Mostly, just because there are lots of groups who otherwise would never be heard.
    If they are in the Southern Gospel ministry I think they deserve some air-time.
    I do believe they should be limited to that amount of time though, and nothing more.

  8. #7… You sing in a local group? lol

  9. I don’t have SG radio here, but I can see that the idea of a “local hour,” if amateurish music was confined to that time period, would relieve some people’s headaches – at least you would know when not to listen. 🙂 Or you could schedule at 2-3 am.

    I’m not able to listen to AQR much now, but they do play a lot of amateur music, and it never really bothered me – they stayed on key, and I just turned it down when I wasn’t interested.

  10. yes, #8, I do!
    Besides, how in the world do you guys think that these big name groups got their start?
    They didn’t just walk into a studio and say ‘record us’…they started somewhere…they were amateurs once too..wishing someone would play their songs…
    I see absolutely nothing wrong with an amateur hour. If you aren’t interested in listening…don’t.

  11. Maybe we should start looking from the bottom up instead of from the top down, in the the southern gospel industry.
    What level of SG, sacred or inspirational music are we discussing regarding amateur hour thing?
    The so called “amateurs” are the farm system of gospel music.
    As an amateur. I would be going to all the talent competitions I could find and singing anywhere I could to get exposure.
    The last place I would go is to a local radio station for an hour set up by some afternoon DJ to subject me to be a laughing stock like you and me.
    The talent hunting competition at the well set up multiple nights southern gospel events offer me a opportunity to network with the people that really counts in the gospel music industry plus I will receive encouragements from the knowable fans in the industry.
    Mixing amateurs with the quality at a radio station is not a good idea. It diminishes the quality of programming.
    Finally, we all have a different perception of quality depending on our little corner in this world.

    The current state of economic affairs of the country is giving some of the higher level artists some silents nights while giving a boost for many regional groups in the industry.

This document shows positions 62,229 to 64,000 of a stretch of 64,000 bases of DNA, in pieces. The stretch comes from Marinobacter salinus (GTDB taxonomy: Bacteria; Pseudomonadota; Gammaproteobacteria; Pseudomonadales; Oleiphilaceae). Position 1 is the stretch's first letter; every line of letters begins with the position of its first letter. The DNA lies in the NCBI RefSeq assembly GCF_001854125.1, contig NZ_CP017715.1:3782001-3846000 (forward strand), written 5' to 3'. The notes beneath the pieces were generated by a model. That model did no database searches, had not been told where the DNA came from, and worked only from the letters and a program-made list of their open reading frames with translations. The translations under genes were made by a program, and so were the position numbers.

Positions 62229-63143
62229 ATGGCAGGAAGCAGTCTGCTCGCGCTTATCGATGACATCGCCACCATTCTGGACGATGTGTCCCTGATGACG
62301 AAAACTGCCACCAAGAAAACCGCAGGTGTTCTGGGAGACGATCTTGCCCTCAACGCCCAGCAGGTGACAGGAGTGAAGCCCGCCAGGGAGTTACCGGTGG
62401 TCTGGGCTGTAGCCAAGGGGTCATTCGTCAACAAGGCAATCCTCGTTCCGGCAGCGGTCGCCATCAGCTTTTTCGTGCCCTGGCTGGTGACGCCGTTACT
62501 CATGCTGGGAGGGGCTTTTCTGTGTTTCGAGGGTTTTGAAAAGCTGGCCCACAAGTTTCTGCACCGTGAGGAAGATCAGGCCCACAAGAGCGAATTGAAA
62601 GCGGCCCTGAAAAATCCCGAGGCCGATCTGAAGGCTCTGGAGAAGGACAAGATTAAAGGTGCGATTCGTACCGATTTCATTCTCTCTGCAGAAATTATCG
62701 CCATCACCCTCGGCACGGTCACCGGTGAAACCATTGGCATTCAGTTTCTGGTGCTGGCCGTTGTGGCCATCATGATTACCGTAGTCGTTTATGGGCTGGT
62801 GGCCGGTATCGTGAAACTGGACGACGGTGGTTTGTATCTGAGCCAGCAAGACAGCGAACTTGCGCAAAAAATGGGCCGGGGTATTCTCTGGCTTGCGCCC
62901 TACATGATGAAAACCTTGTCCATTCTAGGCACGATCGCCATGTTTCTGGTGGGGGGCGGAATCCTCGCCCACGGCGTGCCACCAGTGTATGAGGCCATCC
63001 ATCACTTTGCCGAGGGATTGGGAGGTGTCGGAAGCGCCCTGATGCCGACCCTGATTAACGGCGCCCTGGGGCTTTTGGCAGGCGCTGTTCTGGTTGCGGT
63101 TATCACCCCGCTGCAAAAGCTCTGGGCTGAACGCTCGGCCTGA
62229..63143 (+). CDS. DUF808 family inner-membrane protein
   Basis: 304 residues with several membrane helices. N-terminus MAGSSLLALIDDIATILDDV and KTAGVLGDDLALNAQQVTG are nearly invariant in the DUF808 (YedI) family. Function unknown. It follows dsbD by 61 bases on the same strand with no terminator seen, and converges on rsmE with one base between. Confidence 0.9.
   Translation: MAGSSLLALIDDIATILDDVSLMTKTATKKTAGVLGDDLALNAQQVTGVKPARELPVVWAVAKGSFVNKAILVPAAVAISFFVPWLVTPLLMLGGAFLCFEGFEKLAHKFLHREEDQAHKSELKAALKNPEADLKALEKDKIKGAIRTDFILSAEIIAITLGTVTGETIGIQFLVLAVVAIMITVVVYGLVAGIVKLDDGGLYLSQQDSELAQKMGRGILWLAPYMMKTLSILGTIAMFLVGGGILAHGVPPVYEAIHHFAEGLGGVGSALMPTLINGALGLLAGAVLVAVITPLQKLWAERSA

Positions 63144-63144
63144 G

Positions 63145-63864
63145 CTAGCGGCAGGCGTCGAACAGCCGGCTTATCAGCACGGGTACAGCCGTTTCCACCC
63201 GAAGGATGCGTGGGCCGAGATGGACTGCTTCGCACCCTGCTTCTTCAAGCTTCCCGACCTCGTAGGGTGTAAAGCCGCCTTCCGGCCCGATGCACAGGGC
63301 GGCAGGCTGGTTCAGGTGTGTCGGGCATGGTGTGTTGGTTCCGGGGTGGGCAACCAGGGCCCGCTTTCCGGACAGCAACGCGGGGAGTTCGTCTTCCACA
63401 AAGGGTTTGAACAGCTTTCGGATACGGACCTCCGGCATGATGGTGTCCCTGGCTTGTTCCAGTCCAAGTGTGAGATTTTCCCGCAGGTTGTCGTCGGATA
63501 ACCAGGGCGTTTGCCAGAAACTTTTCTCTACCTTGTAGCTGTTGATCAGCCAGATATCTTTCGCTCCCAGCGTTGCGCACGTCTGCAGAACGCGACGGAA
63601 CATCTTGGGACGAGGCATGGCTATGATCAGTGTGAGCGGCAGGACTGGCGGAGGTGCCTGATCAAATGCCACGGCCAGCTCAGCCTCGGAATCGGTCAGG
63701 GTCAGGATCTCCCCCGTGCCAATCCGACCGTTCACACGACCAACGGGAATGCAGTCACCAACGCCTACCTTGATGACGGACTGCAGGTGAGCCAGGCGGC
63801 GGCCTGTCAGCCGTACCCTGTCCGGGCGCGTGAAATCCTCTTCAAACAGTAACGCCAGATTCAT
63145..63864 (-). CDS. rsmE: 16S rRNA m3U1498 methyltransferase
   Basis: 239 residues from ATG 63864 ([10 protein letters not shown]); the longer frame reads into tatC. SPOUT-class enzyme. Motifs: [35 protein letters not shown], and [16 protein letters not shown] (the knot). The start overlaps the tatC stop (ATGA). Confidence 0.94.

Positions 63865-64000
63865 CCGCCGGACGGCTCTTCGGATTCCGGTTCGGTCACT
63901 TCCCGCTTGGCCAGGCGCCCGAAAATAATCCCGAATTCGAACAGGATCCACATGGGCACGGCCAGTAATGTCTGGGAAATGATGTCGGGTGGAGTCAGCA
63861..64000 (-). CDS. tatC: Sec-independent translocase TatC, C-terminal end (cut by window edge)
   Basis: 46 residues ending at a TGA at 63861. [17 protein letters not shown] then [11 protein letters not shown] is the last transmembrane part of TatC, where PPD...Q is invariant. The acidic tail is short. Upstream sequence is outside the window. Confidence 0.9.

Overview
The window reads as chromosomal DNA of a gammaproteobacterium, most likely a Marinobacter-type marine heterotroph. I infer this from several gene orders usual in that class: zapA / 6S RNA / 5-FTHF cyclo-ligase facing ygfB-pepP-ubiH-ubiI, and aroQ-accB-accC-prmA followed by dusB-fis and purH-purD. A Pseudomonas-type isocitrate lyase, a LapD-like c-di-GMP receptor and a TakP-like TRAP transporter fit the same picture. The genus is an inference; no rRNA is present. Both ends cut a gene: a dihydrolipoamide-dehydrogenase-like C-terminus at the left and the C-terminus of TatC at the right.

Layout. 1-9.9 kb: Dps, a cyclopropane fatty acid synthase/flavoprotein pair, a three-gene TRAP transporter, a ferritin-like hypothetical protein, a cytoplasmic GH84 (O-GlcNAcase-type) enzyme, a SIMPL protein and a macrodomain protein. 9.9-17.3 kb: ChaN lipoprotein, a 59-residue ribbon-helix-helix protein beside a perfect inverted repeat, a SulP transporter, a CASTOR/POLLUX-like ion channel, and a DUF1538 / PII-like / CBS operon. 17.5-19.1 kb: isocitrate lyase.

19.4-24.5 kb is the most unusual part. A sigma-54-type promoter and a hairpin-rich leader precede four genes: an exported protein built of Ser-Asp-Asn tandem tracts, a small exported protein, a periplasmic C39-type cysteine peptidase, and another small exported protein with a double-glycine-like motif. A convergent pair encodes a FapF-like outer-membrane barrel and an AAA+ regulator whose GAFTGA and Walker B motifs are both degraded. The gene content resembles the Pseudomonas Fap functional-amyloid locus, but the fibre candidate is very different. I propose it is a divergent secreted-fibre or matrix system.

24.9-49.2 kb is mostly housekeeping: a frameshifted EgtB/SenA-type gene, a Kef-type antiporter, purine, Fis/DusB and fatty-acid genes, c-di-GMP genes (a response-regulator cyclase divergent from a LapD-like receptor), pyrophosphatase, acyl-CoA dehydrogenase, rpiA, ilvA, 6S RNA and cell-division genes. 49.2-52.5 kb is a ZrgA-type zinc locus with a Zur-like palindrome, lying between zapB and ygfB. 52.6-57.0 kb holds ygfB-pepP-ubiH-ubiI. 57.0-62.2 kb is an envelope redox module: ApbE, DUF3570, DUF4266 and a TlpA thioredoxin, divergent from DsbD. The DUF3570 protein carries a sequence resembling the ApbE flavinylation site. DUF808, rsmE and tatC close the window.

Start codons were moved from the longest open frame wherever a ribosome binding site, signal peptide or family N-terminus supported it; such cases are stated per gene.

Some of these lesser known groups are schedules are booked well into the middle of 2009 thanks to the regional talent agencies, showcases and legiminate talent competition in the industry.

  12. If these “amateurs” were putting out QUALITY material, I would have no objection, but playing local groups for the sake of playing local groups is preposterous. As brady said, you don’t hear country or pop stations playing “local” or “amateur” music during their peak hours. They want the best-quality music available to attract the most listeners.

    The problem lies not in the local/regional/national debate; it lies solely in what we accept as a “quality recording.” Artists at all levels are so worried about pinching pennies that they cut corners at every turn, resulting in a sub par recording. This isn’t just the smaller acts, but BIG NAME artists are doing this.

    I read a review for a CD by a “national group,” saying that it was one of the better projects they’d put out in recent history. I listened to some of that CD, and let me tell you, if that’s the best they have done in the last few years….WHY ARE THEY CONSIDERED A “NATIONAL” GROUP?!

  13. One of the stations out here used to play local amateur groups on one night a week (8 to 10pm), but there seemed to be some complaint among the many groups out here that their songs were not being played as often as the better local groups’. As a result (as well as other format changes), the station removed that block of special programming.

    Another station tends to mix the amateur with the professional (and has recently added a third genre: patriotic). I find myself changing stations frequently depending on what’s playing.

    A third station (a country station which plays gospel on Sunday mornings before church) mixes professional with a small mix of the good, local amateur groups. I believe any group can submit their CDs for air, but I think the station is a little more stringent on the quality they will allow.

  14. #7, your statement “if they are in the southern gospel industry, they deserve air time,” seems flawed to me. How did you arrive at this conclusion?